Chinese shoppers are ubiquitous from New York’s Fifth Avenue to Tokyo’s Ginza, but their most expensive purchases occur in nondescript buildings far from retail areas: headquarters of airlines buying Boeing aircraft.
Boeing and Chinese airlines should announce deals as US-China trade tensions ease under a first phase pact, which calls for China to import a further $33 billion of manufactured goods in 2020 and $45 billion in 2021 compared to 2017. Such goods can include construction equipment, but aircraft are more expensive – and overdue for Chinese airlines. It is unclear how deals may be counted given aircraft production’s long lead time and where Boeing typically receives most cash upon delivery, when the aircraft is ready for export.
Dialogue between Boeing and Chinese airlines slowed as trade tensions intensified. China’s last major Boeing purchase was in 2018, with subsequent possible deals held as negotiating tactics. Now Boeing and Chinese airlines are expected by observes to be broadly familiar with purchase goals, and quickly move through state approval. Some orders may already be listed with Boeing as unidentified, raising the usual question of how reflective trade deal figures are. Nonetheless, Chinese airlines can publicly proceed with business.
The 787-10 should receive its first order from Chinese airlines, which are already large customers for the -8 and -9 variants but have not acquired the bigger -10 variant that is especially popular in Asia. Singapore Airlines was the launch operator and most recently Korean Air ordered the -10 at last year’s Paris Air Show. Asian airlines account for 42% of the -10’s orders.
The -10 variant is the newest and biggest Dreamliner, and also the most expensive with a list price of $338 million versus the $293m price tag for the -9 and $248 for the -8. (Discounts of at least 50% are standard.) The larger price could help China more quickly reach purchase commitment values under the trade pact.
SEATTLE, WA – SEPTEMBER 23: Chinese President Xi Jinping (R) speaks beside Ray Conner (L), … [+]
Even more expensive with a $442 million list price is Boeing’s new 777-9, still in development and awaiting its first flight. It is a successor to the 777-300ER, which is a long-haul backbone for mainland Chinese airlines. They have 63 -300ERs in service, making -9 sales logical.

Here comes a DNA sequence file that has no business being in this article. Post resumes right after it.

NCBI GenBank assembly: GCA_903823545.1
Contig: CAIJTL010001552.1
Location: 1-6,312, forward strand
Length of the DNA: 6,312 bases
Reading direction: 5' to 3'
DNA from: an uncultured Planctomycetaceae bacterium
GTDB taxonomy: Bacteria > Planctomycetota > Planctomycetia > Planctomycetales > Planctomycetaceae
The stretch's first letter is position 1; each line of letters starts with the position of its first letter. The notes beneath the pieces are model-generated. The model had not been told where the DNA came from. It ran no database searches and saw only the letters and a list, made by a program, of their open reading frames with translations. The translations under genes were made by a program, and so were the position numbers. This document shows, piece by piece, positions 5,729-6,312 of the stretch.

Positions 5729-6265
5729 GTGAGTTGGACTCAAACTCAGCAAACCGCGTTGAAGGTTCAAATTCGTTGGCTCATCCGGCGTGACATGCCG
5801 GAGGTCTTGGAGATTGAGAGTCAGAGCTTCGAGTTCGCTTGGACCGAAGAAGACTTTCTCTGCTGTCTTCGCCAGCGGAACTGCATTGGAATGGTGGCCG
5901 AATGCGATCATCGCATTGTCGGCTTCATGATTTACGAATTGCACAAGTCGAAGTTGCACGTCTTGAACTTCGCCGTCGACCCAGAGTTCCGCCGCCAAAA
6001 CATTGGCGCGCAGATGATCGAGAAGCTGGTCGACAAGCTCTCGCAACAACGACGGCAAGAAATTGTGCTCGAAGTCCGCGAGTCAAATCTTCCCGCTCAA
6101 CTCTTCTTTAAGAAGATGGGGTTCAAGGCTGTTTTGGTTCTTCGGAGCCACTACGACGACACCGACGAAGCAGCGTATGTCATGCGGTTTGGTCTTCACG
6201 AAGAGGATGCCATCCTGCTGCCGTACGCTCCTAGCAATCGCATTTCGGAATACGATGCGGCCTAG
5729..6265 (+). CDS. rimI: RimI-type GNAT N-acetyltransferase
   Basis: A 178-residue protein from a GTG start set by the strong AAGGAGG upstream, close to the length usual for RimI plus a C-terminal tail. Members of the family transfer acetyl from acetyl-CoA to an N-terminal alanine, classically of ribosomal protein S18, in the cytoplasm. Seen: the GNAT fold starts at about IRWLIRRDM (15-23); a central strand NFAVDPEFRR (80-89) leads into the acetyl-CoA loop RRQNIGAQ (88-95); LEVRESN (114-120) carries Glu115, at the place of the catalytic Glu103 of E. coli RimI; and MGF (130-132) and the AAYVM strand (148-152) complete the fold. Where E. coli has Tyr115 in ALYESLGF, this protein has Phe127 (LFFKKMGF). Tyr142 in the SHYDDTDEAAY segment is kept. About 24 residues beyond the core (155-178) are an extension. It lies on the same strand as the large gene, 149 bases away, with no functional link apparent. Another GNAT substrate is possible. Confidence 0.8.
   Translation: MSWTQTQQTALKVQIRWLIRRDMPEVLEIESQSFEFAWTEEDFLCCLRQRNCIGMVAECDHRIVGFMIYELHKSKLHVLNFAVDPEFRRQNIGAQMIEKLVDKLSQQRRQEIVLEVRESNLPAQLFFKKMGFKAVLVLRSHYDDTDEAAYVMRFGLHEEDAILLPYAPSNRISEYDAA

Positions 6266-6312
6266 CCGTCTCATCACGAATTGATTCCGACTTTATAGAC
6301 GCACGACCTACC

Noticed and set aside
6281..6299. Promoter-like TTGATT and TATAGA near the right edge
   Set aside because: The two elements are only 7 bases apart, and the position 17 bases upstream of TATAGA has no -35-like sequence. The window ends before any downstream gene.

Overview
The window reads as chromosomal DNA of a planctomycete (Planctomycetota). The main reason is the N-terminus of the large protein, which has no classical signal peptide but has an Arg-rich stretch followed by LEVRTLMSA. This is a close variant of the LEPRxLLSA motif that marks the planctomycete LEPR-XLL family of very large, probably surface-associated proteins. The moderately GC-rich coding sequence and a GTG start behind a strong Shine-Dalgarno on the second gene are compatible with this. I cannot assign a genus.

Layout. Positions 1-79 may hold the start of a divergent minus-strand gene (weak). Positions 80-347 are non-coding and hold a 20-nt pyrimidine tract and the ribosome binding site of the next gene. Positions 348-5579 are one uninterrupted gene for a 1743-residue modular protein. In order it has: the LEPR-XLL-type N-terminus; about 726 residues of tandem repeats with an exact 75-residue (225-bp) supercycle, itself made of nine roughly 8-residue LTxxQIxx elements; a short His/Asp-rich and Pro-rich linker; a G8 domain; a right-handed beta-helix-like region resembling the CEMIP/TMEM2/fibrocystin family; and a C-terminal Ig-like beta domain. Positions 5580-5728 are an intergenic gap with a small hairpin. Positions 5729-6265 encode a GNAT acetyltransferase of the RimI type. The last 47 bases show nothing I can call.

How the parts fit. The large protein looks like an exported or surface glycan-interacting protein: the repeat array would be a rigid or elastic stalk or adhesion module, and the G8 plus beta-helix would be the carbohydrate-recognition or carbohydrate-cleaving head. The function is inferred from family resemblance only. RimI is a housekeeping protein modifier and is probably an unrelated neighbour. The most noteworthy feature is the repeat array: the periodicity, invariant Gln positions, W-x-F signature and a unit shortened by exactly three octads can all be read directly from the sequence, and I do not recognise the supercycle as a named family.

But like global peers, Chinese airlines are evaluating how much to rely on large twins such as the 777-8/-9 and A350-1000 versus medium-twins that cannot carry as many passengers or freight during peak periods but are easier to fill at decent yields year-round, a consideration for the Chinese market that has higher seasonality than others. Chinese airlines are taking informal management advice from strategic partners like Delta Air Lines, which favours medium-sized jets.
As for replacing existing -300ERs, most were delivered in the second half of last decade, so replacements do not need to be ordered too soon. Delivery positions do not need to be secured too early since the 777X backlog is not tight and Emirates recently reduced its commitment for the type. But Boeing would certainly like to lock in commitments. China was discussing a deal for 100 Boeing widebody aircraft last summer, Bloomberg said, but did not provide a breakdown between 777s and 787s.
Boeing 777-300ER deliveries to mainland Chinese airlines (left axis) and cumulative deliveries (right axis): 2011-2019
777-300ER deliveries for Mainland Chinese airlines
The 777 freighter is also poised to receive orders. China Eastern’s air cargo arm said in its IPO prospectus last summer it would need to acquire an unspecified number of freighters. IPO proceeds were partially allocated to fund 777 spare engine purchases, a further indication of acquiring more aircraft.
Although Chinese airlines have many 737 MAX aircraft built and awaiting delivery, they will need to order hundreds more in the medium-term to meet growth projections. But details for a MAX commitment could be more complicated to work out in an initial deal since the MAX has not been cleared to return to service and Boeing has not resumed MAX production. Besides being a factor for new orders, the uncertain MAX timeframe could also impact compensation Boeing prefers to issue via discounts on new orders.
In expectation of China ordering many 737s, Boeing previously agreed to establish a 737 completion and delivery center in China.